JACKSON — Mississippi’s attorney general has asked a federal court to throw out a lawsuit filed on behalf of a Mexican illegal immigrant who claims the state welfare agency and a hospital conspired to take her newborn to give to a white couple for adoption.
U.S. Magistrate Linda R. Anderson has set a Dec. 15 conference for the case that’s at the heart of a national debate over parental rights of illegal immigrants who give birth to children while in the United States.
The Southern Poverty Law Center filed suit in August against the state Department of Human Services, two social workers, Singing River Health System and a hospital interpreter.
In documents filed in U.S. District Court, Attorney General Jim Hood has asked that the complaint be dismissed.
Singing River Health Systems also denied the allegations of the suit in a separate filing.
“This complaint has been baseless and without accurate facts from the beginning. It is a shame that the Health System has even had to defend itself and its employees against such ridiculously frivolous charges,” Richard Lucas, a hospital spokesman said this week.
The suit alleged Cirila Baltazar Cruz’s constitutional right to family integrity were violated after she gave birth to a baby girl at the hospital in November 2008.
Cruz — who spoke no English and little Spanish and could not read or write — was interviewed by a hospital interpreter. The interpreter spoke Spanish, not Chatino, a dialect indigenous to Cruz’s native Oaxaca in rural Mexico, the lawsuit alleges.
The suit alleged the interpreter told officials that Cruz was trading sex for housing and wanted to give the child up for adoption. After social workers for DHS intervened, Cruz’s child was taken into state custody and placed in the home of the white couple, who work as attorneys.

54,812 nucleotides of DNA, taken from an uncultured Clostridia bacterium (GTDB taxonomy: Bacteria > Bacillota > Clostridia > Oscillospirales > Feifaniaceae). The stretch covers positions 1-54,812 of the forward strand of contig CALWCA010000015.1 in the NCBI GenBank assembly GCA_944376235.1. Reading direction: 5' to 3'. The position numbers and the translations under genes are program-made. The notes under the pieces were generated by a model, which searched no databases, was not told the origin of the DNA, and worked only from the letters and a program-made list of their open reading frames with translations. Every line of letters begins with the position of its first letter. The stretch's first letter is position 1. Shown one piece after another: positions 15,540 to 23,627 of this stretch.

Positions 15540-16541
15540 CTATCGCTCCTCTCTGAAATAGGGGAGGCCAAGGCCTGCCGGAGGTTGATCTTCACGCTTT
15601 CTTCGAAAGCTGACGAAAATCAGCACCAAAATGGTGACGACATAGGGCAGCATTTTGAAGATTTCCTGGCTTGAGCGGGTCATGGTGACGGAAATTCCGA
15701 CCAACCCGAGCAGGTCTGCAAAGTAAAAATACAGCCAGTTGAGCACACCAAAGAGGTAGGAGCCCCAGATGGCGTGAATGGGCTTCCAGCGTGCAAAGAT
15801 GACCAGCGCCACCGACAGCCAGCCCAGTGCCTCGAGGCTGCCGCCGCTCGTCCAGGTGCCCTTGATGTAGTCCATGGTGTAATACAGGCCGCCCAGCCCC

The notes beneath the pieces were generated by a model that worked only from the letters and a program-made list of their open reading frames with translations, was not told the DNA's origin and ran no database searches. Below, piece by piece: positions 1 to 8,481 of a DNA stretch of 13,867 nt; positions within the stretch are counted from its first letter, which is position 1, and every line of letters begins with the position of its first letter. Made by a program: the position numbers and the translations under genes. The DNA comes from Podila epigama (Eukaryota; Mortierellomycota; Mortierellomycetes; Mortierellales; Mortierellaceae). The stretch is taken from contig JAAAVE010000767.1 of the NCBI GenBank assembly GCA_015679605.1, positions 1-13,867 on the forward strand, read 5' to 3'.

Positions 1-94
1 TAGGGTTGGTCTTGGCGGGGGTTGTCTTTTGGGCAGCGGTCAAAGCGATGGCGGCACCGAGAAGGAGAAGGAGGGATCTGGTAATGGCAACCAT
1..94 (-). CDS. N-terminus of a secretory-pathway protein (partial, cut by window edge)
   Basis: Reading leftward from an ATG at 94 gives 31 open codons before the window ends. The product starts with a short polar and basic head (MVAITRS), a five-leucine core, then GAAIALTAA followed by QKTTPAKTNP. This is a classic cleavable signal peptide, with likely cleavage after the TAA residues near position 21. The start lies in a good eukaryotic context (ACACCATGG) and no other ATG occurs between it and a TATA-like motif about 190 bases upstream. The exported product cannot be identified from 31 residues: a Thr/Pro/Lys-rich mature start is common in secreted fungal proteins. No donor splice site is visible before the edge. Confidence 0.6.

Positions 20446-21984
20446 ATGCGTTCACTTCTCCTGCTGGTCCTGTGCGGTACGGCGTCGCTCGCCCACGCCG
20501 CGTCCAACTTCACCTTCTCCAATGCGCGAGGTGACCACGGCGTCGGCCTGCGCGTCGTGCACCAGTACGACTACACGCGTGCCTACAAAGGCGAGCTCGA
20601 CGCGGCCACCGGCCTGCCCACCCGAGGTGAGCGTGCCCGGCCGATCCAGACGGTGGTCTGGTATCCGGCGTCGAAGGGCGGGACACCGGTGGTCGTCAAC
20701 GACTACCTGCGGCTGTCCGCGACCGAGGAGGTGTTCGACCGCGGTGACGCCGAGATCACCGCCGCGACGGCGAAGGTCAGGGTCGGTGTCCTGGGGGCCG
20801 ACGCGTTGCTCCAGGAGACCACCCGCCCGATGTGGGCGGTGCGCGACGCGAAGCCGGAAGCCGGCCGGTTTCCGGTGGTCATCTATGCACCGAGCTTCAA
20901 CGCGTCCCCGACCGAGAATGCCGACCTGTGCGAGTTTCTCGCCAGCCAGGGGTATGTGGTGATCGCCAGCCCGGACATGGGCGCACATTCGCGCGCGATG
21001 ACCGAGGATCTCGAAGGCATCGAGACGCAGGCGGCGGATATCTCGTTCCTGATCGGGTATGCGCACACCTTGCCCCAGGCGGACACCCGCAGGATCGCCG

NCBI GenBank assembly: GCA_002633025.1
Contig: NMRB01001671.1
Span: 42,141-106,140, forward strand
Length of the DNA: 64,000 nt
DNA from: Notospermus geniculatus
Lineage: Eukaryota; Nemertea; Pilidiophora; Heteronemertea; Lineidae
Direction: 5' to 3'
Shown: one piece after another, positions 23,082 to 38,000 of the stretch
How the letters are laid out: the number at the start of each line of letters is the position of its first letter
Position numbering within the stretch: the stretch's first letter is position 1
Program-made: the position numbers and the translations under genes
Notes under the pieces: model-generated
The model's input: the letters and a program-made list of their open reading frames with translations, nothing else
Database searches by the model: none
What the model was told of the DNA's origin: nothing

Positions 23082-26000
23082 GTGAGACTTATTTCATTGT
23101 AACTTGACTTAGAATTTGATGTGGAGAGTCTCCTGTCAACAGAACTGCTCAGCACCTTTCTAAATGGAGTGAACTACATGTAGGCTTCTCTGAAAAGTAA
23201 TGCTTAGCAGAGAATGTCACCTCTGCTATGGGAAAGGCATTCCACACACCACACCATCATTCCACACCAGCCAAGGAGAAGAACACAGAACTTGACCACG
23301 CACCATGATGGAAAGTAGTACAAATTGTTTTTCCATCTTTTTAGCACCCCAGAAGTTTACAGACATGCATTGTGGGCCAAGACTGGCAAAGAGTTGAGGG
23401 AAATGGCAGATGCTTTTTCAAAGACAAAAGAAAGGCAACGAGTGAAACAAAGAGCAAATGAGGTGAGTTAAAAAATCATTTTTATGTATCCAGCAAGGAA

Cruz said in the court filing that she tried to explain to the interpreter she worked in a Chinese restaurant and lived in an apartment.
Cruz and her daughter were separated for a year while the child was in the couple’s care. The mother and child were reunited in November 2009 and have since returned to Mexico.
Hood declined to comment on the case beyond what can be found in the court documents that were filed Oct. 26. Hood’s office contends the suit should be dismissed because it fails to state a claim for which relief can be granted, among other reasons.
“What they’re saying is that even if everything we say is accurate, they haven’t done anything illegal. We find that to be an extraordinary position. These entities and defendants did conspire to take this woman’s baby illegally from her. On its face, that’s a pretty strong accusation of illegal conduct,” said Mary Bauer, legal director of the law center.
The suit also claimed officials had contacted U.S. Immigration and Customs officials about Cruz’ status.
There have been similar cases around the country.
Last year, the Nebraska Supreme Court ruled in favor of a Guatemalan woman who had lost custody of her children after she was arrested and deported. Justices said Nebraska officials didn’t prove Maria Luis was an unfit mother when they terminated her parental rights.
Luis had been charged with obstructing justice for falsely identifying herself to authorities. After she was deported, her two children — one of whom was born in the U.S. — were placed in foster care. Attorneys say Luis didn’t have time to file an appeal to regain custody before she was deported.
“The state of Nebraska didn’t want to send the kids to Guatemala. They thought it was in the best interest of the children because living conditions in the U.S. were superior to Guatemala,” said Luis’ attorney Omar Riojas of DLA Piper LLP.
U.S. Rep. Lynn Woolsey, D-Calif., filed a bill in 2009 requiring state child welfare systems to assign case workers who can communicate in the native language of the child and their family, or provide an interpreter who can facilitate the meetings. There’s been little action on the measure.
Riojas said he and other immigrants’ rights attorneys are closely watching the Cruz case.
“States shouldn’t be trying to determine which countries offer a better lifestyle,” Riojas said Wednesday. “Immigration law should have no bearing whatsoever on the decision to terminate parental rights,” he said.
Shelia Byrd/The Associated Press